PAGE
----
Why Happy Hour Is Good for Your Health
Sometimes at the end of a long week, your dream fantasy involves a giant bowl of popcorn and your Netflix queue instead of a fun social outing with coworkers. Before you pull out the pajamas, take a moment to reconsider. Science says you should go for the booze. Turns out, saying yes to a round (or two) with the girls from the office is actually good for your health.
According to a new study, researchers from the University of Michigan studied 11,000 adults and found that in-person meetings between family and friends can seriously lower your risk for depression. In fact, only 6.5 percent of adults who squeezed in IRL face time (versus FaceTime) with loved ones at least three times a week showed depressive symptoms. Those who kept the social engagements down to every few months or so showed depressive symptoms at a rate of 11.5 percent—almost double the frequency.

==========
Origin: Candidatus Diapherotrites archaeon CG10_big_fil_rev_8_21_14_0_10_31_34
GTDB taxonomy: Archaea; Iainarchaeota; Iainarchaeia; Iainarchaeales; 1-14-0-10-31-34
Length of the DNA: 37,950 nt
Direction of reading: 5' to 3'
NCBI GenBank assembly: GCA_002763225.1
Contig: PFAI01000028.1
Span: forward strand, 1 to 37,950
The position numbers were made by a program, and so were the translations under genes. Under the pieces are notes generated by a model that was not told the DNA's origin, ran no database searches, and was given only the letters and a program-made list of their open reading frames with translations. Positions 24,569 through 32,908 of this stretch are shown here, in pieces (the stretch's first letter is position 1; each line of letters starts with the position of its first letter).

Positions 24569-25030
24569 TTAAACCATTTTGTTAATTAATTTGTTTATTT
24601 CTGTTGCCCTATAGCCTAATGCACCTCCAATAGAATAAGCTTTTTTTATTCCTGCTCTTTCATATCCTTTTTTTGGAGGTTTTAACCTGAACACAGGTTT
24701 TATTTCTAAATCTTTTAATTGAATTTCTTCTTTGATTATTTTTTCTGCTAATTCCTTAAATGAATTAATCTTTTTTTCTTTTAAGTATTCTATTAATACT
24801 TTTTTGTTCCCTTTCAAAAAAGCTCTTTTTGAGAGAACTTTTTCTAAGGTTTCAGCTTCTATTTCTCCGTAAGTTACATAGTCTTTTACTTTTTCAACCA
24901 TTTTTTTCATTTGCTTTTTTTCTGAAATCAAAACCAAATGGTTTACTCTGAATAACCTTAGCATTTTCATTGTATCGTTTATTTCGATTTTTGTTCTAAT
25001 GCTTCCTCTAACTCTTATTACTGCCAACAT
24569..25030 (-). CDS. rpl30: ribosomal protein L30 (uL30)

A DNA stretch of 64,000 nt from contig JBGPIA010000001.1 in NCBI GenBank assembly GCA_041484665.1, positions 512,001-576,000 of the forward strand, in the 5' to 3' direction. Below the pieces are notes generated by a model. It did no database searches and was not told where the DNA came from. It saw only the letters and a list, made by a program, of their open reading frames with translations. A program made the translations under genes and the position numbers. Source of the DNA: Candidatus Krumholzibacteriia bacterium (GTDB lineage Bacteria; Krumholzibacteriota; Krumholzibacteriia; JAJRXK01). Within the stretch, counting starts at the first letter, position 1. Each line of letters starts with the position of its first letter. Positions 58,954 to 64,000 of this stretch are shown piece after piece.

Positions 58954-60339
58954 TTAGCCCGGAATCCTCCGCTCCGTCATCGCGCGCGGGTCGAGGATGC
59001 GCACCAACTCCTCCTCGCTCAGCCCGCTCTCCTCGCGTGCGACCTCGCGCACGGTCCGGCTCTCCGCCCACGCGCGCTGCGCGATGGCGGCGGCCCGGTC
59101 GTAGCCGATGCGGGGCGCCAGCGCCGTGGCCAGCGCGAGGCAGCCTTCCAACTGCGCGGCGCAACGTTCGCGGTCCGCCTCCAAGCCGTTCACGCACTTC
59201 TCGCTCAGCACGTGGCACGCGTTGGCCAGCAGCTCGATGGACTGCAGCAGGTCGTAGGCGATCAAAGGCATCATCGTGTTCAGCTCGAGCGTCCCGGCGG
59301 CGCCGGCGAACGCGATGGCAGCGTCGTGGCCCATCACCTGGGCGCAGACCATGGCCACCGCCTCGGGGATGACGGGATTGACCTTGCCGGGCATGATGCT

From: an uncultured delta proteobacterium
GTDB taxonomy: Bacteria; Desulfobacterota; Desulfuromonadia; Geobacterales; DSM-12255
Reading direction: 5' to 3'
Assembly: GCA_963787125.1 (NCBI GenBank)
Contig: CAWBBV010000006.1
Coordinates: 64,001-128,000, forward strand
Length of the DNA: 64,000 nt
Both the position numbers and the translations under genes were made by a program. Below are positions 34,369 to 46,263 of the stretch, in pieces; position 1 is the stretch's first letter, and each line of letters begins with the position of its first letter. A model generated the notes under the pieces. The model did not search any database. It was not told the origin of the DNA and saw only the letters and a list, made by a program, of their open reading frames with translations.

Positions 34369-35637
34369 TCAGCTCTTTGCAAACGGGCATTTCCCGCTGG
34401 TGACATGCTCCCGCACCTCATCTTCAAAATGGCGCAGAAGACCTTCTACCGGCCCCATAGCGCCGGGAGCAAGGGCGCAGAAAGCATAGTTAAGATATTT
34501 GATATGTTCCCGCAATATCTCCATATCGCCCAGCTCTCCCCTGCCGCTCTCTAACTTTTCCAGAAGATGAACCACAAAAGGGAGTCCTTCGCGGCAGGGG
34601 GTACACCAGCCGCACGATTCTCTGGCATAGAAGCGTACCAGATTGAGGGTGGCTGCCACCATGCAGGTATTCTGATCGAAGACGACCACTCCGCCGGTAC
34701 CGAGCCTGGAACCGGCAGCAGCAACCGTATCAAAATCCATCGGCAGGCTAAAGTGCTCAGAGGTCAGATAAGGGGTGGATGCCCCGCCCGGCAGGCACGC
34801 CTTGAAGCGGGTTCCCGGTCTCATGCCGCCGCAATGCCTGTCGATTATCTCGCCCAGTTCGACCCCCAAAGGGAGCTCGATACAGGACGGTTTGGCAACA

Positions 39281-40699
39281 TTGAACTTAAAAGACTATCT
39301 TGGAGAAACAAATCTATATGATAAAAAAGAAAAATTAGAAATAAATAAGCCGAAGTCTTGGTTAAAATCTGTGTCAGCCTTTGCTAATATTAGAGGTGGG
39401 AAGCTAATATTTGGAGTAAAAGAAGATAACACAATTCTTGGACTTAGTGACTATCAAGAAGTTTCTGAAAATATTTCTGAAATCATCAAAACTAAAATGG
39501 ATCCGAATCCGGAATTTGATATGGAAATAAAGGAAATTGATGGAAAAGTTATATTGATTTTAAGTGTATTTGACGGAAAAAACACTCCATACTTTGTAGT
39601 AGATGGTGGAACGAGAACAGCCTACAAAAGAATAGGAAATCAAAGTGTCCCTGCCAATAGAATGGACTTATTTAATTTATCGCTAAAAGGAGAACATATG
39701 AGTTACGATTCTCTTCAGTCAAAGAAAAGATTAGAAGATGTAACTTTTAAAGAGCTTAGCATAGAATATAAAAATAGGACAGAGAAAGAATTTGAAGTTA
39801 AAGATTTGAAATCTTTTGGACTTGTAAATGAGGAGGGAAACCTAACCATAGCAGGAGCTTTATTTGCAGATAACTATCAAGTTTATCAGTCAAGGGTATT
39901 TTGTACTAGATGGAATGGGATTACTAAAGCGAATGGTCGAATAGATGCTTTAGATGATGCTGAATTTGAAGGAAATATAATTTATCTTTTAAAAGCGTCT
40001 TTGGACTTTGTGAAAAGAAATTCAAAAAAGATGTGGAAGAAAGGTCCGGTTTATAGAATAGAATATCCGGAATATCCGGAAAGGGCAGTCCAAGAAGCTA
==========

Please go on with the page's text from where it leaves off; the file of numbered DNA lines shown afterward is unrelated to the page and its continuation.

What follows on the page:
But what about all that interaction you get with your colleagues just during the work day? Or all the emails you send to your friends or phone calls to Mom? Survey says: It’s just not the same. “All forms of socialisation aren’t equal. Phone calls and digital communication, with friends or family members, do not have the same power as face-to-face social interactions in helping to stave off depression,” said the study’s lead author and Oregon Health and Science University professor of psychiatry Dr. Alan Teo.
That “yes” RSVP to happy hour may sound frivolous when you want to get a jump on your weekend cleaning (or streaming). But considering all the health benefits packed into that glass of wine and this new knowledge about keeping depression at bay? It’s a no-brainer. Talk about drinking responsibly.
Are you more likely to hit up happy hour or call it an early night? Tell us in the comments below!
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